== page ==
This is a R21 proposal to investigate Phospholipase D4 (Pld4) a novel gene of unknown function with homology to classical PLD enzymes. Pld4 was chosen for study initially because its expression pattern appeared to be restricted to B cells and its mRNA levels changed in immature bone marrow B cells upon BCR stimulation. We now know that it is expressed most in certain myeloid lineage cells including plasmacytoid dendritic cells. We have recently generated a conditional knockout allele of Pld4. We find that Pld4 null mice have several subtle phenotypes, with provocative alterations in the immune system, including massive up-regulation of MHCII expression on a subset of macrophages, an increase in marginal zone B cell numbers, and a decrease in peritoneal B-1 cells. Antibody responses are subtly altered. The most striking functional phenotype we have identified is that Pld4 null mice are completely resistant to induction of experimental autoimmune encephalomyelitis (EAE). The exciting implication is that inhibition of the action of this enzyme may facilitate treatment of multiple sclerosis. Pld4 carries a conserved phospholipase D catalytic domain with active site histidine, lysine and aspartic acid (HKD motif), but otherwise differs significantly frm well-known family members such as PLD1 and 2. No catalytic activity has been established for Pld4. We propose a two-pronged approach to determine if the putative active site is important for biological function and to assess in which cell types Pld4 bioactivity is required for its multple effects. The long-term goal of this study is to understand the biology and biochemistry of this novel protein.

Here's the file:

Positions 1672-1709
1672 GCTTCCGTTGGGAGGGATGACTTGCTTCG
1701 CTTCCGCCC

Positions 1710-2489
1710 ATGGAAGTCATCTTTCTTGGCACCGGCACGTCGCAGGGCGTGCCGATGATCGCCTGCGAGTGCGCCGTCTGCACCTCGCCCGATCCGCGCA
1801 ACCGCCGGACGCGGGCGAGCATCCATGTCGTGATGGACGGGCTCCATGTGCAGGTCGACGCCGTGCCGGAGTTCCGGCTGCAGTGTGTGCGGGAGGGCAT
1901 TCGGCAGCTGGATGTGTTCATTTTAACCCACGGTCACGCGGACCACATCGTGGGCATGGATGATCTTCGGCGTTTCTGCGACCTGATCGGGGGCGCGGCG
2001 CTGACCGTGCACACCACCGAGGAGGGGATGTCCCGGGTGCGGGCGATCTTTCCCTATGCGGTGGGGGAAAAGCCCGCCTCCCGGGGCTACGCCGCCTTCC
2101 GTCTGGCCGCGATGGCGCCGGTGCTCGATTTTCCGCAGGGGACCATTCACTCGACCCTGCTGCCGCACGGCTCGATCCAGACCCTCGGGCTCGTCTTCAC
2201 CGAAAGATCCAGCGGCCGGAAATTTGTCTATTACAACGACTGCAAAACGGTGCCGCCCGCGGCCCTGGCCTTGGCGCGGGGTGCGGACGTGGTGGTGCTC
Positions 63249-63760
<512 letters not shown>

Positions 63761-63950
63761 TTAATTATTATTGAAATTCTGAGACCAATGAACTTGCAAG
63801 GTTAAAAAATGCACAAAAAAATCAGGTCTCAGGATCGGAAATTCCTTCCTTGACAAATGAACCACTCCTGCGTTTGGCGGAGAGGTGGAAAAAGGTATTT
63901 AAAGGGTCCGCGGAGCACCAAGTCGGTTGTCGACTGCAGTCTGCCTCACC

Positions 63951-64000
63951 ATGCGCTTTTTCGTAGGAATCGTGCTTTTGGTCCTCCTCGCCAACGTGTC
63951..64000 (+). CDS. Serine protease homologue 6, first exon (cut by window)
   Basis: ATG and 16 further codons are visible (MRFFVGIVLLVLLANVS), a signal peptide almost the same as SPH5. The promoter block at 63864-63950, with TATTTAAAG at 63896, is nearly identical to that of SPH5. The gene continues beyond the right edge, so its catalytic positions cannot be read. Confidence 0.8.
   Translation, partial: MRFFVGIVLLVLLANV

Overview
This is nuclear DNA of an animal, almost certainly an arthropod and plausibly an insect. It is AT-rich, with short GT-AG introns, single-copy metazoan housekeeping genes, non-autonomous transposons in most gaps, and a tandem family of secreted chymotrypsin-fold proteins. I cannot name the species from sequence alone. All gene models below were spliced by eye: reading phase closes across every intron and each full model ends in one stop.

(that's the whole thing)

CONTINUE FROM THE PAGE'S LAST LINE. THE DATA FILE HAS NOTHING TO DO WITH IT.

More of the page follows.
Public Health Relevance

We recently generated mice carrying a mutation in the poorly characterized Pld4 gene and found that these mice are completely resistant to a mouse model of human multiple sclerosis. The implication is that elucidation of the function(s) of the Pld4 protein will lead the way to new treatments of multiple sclerosis by development of drugs that block its function. To approach this, we will determine in which cell types the protein must function to promote disease and test if missense mutations that are predicted to prevent Pld4 function as an enzyme catalyst are sufficient to prevent disease.

National Institute of Health (NIH)
National Institute of Allergy and Infectious Diseases (NIAID)
Exploratory/Developmental Grants (R21)
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Cellular and Molecular Immunology - B Study Section (CMIB)
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Esch, Thomas R
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Scripps Research Institute
La Jolla
United States
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Gavin, Amanda L; Huang, Deli; Huber, Christoph et al. (2018) PLD3 and PLD4 are single-stranded acid exonucleases that regulate endosomal nucleic-acid sensing. Nat Immunol 19:942-953